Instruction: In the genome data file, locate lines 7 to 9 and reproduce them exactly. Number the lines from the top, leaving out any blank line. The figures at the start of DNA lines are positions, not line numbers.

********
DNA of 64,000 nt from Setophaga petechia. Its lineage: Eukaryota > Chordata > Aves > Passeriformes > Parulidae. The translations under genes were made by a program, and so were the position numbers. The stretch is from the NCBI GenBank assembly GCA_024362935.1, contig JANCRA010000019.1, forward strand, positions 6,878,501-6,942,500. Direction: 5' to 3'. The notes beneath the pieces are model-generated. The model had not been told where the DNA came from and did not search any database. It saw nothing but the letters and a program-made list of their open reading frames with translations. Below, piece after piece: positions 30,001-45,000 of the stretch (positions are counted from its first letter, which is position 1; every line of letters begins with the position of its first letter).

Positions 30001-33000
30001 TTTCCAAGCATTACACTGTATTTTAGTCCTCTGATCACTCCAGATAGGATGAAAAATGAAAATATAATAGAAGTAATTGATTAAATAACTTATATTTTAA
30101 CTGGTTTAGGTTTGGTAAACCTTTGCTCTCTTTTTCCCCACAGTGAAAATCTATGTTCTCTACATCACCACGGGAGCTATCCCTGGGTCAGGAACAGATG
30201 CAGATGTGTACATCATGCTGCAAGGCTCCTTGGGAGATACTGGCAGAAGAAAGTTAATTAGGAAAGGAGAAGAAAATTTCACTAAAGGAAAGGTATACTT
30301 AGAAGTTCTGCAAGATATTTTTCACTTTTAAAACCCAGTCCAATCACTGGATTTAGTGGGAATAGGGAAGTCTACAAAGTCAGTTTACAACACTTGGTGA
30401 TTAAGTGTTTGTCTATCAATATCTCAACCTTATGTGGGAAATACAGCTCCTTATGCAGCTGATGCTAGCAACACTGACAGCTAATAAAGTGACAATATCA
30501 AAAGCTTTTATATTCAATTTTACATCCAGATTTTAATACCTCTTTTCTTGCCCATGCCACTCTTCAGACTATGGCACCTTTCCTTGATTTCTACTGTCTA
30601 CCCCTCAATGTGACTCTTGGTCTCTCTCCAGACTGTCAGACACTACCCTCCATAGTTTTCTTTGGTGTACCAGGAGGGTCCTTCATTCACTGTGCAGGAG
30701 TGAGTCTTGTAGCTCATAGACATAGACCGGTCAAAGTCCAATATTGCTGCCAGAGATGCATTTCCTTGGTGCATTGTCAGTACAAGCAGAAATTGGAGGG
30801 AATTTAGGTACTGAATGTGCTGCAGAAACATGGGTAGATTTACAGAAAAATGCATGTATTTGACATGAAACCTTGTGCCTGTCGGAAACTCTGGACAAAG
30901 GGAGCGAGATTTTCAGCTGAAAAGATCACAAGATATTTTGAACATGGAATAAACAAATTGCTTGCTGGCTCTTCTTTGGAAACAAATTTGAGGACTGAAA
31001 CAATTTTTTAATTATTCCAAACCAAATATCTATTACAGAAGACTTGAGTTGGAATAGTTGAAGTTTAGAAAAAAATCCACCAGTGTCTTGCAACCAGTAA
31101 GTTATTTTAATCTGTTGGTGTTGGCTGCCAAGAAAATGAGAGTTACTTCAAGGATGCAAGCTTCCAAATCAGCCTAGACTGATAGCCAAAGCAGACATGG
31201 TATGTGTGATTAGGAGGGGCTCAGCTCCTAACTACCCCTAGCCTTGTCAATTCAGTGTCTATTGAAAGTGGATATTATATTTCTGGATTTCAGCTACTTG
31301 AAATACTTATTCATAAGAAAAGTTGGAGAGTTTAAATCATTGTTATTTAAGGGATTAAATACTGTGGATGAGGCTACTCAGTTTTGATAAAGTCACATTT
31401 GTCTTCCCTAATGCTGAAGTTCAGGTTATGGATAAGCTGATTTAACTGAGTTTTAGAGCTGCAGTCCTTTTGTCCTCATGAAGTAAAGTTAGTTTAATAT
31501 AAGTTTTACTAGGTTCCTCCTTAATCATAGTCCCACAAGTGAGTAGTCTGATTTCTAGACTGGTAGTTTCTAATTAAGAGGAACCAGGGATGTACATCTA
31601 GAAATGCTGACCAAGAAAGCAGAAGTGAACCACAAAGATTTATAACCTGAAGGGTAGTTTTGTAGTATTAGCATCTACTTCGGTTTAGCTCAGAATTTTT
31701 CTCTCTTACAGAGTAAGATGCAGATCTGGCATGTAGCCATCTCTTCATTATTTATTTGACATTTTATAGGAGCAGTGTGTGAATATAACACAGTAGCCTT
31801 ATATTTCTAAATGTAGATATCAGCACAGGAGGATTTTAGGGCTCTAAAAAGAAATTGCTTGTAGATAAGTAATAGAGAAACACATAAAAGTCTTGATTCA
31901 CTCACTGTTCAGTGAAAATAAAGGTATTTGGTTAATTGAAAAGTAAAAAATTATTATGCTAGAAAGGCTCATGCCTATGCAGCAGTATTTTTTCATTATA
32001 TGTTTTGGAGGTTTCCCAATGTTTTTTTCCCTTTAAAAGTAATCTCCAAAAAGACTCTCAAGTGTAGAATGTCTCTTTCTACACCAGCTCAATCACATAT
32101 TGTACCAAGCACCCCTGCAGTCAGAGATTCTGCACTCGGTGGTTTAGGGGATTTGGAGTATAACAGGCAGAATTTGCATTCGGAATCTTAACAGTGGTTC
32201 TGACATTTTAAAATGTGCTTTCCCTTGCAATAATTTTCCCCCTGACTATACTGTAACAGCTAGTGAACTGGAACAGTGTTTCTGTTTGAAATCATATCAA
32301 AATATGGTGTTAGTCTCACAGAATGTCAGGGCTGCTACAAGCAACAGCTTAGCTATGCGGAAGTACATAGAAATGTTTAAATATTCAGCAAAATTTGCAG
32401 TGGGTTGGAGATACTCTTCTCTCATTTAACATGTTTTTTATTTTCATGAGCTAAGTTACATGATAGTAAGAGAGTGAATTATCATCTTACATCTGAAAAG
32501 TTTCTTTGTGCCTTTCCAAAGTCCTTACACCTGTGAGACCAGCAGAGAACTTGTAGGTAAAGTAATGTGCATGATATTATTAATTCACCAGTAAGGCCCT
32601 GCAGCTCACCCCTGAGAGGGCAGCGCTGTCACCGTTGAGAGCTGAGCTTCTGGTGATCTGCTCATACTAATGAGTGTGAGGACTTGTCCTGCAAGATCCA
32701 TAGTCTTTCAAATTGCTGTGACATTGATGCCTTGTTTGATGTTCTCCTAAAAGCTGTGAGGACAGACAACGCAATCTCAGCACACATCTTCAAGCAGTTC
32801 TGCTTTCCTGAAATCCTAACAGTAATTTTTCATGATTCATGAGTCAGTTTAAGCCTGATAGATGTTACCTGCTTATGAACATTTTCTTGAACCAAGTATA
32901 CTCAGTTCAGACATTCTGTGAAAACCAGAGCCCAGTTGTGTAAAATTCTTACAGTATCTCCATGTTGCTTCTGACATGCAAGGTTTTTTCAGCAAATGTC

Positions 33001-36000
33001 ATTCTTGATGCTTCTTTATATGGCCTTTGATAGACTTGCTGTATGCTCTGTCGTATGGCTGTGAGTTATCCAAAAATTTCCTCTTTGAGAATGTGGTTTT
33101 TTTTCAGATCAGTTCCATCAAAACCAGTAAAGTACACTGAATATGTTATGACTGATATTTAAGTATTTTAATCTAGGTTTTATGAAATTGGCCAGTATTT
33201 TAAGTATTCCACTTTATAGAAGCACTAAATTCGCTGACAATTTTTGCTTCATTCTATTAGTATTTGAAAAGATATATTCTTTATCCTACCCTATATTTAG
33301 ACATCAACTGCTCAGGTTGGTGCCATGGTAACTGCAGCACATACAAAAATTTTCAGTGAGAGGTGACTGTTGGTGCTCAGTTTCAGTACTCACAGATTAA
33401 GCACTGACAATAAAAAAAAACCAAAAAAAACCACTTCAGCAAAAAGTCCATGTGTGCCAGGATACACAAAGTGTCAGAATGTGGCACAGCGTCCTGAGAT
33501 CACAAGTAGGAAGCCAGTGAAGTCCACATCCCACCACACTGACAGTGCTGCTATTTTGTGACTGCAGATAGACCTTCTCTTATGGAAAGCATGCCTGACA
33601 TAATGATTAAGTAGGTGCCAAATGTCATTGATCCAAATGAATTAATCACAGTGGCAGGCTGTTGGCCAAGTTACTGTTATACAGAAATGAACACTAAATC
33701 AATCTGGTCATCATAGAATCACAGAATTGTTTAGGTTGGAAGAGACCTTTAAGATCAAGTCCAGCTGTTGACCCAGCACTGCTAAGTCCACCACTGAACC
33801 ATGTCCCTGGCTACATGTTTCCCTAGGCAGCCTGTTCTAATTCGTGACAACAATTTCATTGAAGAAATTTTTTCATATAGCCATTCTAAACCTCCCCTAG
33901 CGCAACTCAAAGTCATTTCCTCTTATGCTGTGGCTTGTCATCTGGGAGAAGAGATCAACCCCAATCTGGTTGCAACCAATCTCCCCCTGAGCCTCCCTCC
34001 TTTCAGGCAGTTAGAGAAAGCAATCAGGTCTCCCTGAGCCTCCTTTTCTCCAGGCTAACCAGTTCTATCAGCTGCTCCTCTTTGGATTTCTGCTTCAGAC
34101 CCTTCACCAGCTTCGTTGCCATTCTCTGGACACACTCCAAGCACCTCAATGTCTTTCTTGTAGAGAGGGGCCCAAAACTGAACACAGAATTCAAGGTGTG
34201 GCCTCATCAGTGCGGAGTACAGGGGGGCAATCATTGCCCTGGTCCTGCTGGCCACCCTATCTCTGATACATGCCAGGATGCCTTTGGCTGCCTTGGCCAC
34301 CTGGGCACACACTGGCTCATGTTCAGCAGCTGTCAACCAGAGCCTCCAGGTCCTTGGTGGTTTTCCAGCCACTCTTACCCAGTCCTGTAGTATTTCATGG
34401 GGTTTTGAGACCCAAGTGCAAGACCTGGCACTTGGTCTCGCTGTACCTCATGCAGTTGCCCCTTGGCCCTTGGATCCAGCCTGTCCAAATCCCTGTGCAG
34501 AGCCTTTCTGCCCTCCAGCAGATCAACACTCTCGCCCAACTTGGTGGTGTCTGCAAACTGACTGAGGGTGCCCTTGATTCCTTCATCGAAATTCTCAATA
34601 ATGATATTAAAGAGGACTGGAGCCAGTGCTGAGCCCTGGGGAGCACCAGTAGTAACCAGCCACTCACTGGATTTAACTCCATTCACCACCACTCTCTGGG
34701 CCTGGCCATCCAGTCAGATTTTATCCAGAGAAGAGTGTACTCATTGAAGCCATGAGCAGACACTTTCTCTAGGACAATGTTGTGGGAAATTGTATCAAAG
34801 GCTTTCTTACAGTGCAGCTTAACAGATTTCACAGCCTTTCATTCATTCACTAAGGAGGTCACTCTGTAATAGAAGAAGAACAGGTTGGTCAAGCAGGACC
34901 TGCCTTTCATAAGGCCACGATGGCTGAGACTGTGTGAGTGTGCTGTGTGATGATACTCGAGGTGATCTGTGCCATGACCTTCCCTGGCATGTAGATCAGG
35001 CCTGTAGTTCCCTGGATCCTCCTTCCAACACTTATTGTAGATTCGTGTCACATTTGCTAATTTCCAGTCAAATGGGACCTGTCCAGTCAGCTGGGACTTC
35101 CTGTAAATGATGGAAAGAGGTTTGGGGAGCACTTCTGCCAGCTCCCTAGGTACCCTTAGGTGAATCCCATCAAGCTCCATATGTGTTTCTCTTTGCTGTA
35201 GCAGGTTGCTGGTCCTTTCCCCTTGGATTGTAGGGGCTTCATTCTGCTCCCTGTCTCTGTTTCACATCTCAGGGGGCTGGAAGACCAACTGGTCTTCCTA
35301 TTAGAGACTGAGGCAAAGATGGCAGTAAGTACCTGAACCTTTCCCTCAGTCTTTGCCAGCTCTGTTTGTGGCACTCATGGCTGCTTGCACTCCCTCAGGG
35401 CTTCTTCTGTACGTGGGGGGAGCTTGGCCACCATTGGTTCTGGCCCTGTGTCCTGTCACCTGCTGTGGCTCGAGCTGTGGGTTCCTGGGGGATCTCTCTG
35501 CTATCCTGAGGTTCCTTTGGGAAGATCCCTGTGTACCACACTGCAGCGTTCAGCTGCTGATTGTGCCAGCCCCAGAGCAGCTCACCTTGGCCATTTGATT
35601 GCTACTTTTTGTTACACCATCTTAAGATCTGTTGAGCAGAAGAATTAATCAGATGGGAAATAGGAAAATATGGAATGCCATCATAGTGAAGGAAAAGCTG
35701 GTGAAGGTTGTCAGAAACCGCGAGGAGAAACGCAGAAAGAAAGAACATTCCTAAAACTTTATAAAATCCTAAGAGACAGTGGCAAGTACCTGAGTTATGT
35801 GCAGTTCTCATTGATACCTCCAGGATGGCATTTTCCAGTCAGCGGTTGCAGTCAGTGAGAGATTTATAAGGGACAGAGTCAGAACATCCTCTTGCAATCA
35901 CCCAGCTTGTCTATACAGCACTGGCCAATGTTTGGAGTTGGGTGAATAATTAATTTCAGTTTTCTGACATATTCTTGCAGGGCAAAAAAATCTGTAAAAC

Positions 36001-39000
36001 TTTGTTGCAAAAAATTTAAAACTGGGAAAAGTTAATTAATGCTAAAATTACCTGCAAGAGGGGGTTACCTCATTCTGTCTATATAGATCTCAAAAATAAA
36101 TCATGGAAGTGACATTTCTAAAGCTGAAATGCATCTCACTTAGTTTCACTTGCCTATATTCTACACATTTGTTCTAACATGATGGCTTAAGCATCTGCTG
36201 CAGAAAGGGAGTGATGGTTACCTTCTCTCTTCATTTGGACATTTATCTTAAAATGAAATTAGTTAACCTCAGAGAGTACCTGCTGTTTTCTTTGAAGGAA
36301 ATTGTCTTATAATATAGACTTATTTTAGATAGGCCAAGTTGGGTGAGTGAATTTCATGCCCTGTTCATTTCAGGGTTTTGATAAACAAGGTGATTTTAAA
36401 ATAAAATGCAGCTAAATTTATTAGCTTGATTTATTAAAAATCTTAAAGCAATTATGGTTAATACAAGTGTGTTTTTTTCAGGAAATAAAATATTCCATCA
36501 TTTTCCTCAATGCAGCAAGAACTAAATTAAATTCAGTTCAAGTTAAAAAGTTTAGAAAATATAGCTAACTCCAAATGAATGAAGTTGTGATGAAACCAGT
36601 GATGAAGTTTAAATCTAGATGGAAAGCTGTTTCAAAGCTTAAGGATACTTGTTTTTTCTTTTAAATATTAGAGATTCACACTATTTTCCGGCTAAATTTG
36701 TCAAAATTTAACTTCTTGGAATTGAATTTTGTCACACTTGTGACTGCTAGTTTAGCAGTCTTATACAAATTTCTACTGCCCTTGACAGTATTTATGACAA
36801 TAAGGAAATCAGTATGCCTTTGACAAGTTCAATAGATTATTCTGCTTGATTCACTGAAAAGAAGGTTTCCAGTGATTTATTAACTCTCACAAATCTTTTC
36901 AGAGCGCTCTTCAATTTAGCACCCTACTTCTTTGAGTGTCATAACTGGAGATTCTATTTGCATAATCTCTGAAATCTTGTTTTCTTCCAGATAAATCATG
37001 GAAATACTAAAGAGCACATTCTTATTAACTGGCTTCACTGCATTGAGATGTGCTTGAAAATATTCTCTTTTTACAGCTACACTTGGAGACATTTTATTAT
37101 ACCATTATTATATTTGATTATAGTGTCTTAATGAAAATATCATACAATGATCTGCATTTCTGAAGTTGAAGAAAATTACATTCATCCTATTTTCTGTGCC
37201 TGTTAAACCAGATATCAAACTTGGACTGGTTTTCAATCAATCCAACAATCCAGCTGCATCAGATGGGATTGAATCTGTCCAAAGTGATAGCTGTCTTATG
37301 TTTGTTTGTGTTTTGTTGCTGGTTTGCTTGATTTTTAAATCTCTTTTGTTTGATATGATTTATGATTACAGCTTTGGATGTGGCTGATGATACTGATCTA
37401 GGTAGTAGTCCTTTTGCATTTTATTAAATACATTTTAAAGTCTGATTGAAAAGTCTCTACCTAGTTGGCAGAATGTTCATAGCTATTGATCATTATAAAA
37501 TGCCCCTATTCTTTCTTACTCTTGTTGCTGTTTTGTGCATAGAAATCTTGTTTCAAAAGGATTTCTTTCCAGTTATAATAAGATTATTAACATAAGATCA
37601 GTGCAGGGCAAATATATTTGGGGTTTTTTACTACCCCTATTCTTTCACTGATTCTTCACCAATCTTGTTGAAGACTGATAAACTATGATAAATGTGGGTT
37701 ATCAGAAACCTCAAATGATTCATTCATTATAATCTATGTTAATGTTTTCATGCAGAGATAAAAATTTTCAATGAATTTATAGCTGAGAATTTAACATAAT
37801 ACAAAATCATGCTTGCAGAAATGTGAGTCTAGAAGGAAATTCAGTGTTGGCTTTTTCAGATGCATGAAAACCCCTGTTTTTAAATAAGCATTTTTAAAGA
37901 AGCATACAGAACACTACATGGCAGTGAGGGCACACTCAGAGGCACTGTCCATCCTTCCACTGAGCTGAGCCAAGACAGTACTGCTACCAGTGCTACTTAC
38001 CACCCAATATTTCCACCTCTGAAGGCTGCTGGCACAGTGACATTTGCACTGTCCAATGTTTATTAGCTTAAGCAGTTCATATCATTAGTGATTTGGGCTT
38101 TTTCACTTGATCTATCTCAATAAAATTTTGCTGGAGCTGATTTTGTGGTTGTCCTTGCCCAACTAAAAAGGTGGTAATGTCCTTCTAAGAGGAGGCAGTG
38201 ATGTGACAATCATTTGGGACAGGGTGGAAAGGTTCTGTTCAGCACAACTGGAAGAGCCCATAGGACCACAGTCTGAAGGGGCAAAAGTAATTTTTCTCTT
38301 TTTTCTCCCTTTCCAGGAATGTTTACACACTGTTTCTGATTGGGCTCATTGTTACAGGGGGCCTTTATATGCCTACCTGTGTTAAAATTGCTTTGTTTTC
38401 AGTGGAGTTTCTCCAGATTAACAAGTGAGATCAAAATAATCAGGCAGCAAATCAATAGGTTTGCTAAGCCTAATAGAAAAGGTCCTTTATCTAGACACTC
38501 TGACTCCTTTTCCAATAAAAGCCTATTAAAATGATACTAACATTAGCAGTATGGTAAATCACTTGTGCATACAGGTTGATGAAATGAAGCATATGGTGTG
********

30401 TTAAGTGTTTGTCTATCAATATCTCAACCTTATGTGGGAAATACAGCTCCTTATGCAGCTGATGCTAGCAACACTGACAGCTAATAAAGTGACAATATCA
30501 AAAGCTTTTATATTCAATTTTACATCCAGATTTTAATACCTCTTTTCTTGCCCATGCCACTCTTCAGACTATGGCACCTTTCCTTGATTTCTACTGTCTA
30601 CCCCTCAATGTGACTCTTGGTCTCTCTCCAGACTGTCAGACACTACCCTCCATAGTTTTCTTTGGTGTACCAGGAGGGTCCTTCATTCACTGTGCAGGAG